China launches Chang’e 6 mission to collect lunar far side samples

A Long March 5 rocket is carrying the Chang'e 6 spacecraft on May 3, 2024
A Long March 5 rocket is carrying the Chang’e 6 spacecraft on May 3, 2024. (Image credit: Zhang Mao/chinadaily.com.cn)

China has launched the Chang’e 6 spacecraft to collect far side samples of the moon.

The 8.35-ton spacecraft lifted off atop a Long March 5 heavy-lift carrier rocket on May 3, 2024, at about 5:27 p.m. local time (09:27 UTC) from the Wenchang Space Launch Center in Hainan province, according to the Chinese space agency CNSA.

If Chang’e 6 mission succeeds, then China will be the first country to collect rocks and soil from the far side of the moon.

The mission is named after the Chinese moon goddess Chang’e and it is the 6th lunar exploration mission of China.

So far, only three countries, the United States, the Soviet Union, and China, have been able to return lunar samples to Earth, and that too from the near side the moon.

We always see the same side of the moon (called the near side) due to tidal locking with our Earth, and the other side of the moon, which is not seen from the Earth, is called the far side or the dark side of the moon.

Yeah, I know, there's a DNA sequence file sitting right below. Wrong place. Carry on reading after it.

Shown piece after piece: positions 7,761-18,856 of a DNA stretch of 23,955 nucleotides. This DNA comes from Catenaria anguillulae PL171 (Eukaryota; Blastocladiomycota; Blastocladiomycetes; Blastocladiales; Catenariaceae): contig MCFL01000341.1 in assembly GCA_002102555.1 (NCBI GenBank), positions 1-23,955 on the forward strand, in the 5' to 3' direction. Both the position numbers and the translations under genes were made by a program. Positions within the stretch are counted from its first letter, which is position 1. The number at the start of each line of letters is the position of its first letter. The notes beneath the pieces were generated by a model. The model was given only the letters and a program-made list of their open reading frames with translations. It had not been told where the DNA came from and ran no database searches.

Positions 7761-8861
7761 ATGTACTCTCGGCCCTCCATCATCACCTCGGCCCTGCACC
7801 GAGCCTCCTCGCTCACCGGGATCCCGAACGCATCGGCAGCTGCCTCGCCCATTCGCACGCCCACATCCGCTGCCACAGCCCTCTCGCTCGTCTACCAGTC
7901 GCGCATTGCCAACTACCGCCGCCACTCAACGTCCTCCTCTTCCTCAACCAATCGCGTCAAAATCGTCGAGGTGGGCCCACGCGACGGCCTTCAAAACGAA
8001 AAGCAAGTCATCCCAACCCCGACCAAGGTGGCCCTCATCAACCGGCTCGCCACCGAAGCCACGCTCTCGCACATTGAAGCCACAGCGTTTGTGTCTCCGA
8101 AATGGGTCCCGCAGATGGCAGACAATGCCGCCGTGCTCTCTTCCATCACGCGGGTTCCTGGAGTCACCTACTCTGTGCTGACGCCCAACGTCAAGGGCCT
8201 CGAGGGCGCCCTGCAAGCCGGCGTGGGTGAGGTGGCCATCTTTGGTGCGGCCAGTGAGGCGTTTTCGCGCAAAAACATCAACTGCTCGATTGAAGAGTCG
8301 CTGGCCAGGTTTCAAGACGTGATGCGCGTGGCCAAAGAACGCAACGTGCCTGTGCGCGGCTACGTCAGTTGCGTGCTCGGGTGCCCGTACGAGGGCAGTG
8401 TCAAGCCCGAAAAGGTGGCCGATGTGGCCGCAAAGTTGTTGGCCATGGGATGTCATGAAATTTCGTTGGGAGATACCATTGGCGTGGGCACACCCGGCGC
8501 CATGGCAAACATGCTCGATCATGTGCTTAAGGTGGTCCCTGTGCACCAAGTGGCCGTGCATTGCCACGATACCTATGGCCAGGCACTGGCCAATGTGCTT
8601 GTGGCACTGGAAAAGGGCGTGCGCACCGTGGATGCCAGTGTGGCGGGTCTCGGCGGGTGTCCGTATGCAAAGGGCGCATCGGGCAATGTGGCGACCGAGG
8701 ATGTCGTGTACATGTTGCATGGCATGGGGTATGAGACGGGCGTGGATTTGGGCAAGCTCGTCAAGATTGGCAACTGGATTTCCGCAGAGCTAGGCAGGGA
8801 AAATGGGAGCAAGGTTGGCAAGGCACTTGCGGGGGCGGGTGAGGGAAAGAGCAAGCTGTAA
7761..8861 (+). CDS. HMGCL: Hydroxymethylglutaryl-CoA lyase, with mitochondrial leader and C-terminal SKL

Chang’e 6 spacecraft aims to collect up to 2 kilograms of lunar samples and bring them back to Earth within a mission duration of about 53 days.

The spacecraft will land at the southern part of the 490-km-diameter Apollo crater in the South Pole-Aitken (SPA) basin, according to a scientific paper published in Nature Astronomy on July 31, 2023.

Landing site of the Chang'e-6 spacecraft
Landing site of the Chang’e-6 spacecraft. (Image credit: CNSA)

China’s Chang’e 4 (CE-4) was the first spacecraft to land on the far side of the moon in January 2019. Chang’e 4 landed at the von Karman Crater in the South Pole-Aitken basin.

Chang’e 6 mission plan

Chang’e 6 spacecraft consists of four components: an orbiter, a lander, an ascender, and a re-entry module.

When the spacecraft reaches the lunar orbit, its components will separate into two parts. The orbiter and the re-entry module will remain in the lunar orbit, while the lander and the ascender will approach the lunar surface.

The combination of the lander and ascender will make a soft landing, and then start using a drill and a mechanical arm to collect rocks and soil and pack the samples in a vacuumed metal container inside the ascender.

After the surface operation is completed, the ascender rocket will bring the lunar samples to the lunar orbit, where it will meet with the re-entry module and transfer the samples to the module.

Then this re-entry module will bring the lunar samples back to Earth from the lunar orbit.

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Ashim

Ashim Chandra Sarkar founded Space & Telescope in 2022. He holds a M.Sc. in physics and has five years of research experience in optical astronomy. His passion for astronomy inspired him to open this website. He is responsible for the editorial vision of spaceandtelescope.com.

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